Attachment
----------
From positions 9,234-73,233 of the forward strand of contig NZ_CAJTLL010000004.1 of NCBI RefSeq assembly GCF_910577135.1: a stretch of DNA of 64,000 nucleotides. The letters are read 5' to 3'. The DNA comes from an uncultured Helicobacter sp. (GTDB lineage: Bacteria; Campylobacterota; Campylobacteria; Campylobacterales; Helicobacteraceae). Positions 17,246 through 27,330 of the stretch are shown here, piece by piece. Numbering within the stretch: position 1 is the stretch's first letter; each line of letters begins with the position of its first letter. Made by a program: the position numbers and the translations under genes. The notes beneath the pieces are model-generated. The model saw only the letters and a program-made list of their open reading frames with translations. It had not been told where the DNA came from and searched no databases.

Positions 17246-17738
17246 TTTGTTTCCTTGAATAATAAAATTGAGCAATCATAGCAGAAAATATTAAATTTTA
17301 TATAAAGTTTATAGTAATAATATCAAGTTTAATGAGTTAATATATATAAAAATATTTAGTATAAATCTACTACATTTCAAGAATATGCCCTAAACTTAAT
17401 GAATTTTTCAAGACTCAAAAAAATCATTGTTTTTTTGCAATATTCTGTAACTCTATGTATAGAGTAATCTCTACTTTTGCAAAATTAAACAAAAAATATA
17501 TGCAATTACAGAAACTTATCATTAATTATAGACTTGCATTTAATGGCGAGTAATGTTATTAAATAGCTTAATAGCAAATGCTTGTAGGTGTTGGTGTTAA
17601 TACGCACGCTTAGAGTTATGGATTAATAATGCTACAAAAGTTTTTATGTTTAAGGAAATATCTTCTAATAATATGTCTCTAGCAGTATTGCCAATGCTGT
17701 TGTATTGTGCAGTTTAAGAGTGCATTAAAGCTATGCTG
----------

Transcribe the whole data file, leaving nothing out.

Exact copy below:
From positions 9,234-73,233 of the forward strand of contig NZ_CAJTLL010000004.1 of NCBI RefSeq assembly GCF_910577135.1: a stretch of DNA of 64,000 nucleotides. The letters are read 5' to 3'. The DNA comes from an uncultured Helicobacter sp. (GTDB lineage: Bacteria; Campylobacterota; Campylobacteria; Campylobacterales; Helicobacteraceae). Positions 17,246 through 27,330 of the stretch are shown here, piece by piece. Numbering within the stretch: position 1 is the stretch's first letter; each line of letters begins with the position of its first letter. Made by a program: the position numbers and the translations under genes. The notes beneath the pieces are model-generated. The model saw only the letters and a program-made list of their open reading frames with translations. It had not been told where the DNA came from and searched no databases.

Positions 17246-17738
17246 TTTGTTTCCTTGAATAATAAAATTGAGCAATCATAGCAGAAAATATTAAATTTTA
17301 TATAAAGTTTATAGTAATAATATCAAGTTTAATGAGTTAATATATATAAAAATATTTAGTATAAATCTACTACATTTCAAGAATATGCCCTAAACTTAAT
17401 GAATTTTTCAAGACTCAAAAAAATCATTGTTTTTTTGCAATATTCTGTAACTCTATGTATAGAGTAATCTCTACTTTTGCAAAATTAAACAAAAAATATA
17501 TGCAATTACAGAAACTTATCATTAATTATAGACTTGCATTTAATGGCGAGTAATGTTATTAAATAGCTTAATAGCAAATGCTTGTAGGTGTTGGTGTTAA
17601 TACGCACGCTTAGAGTTATGGATTAATAATGCTACAAAAGTTTTTATGTTTAAGGAAATATCTTCTAATAATATGTCTCTAGCAGTATTGCCAATGCTGT
17701 TGTATTGTGCAGTTTAAGAGTGCATTAAAGCTATGCTG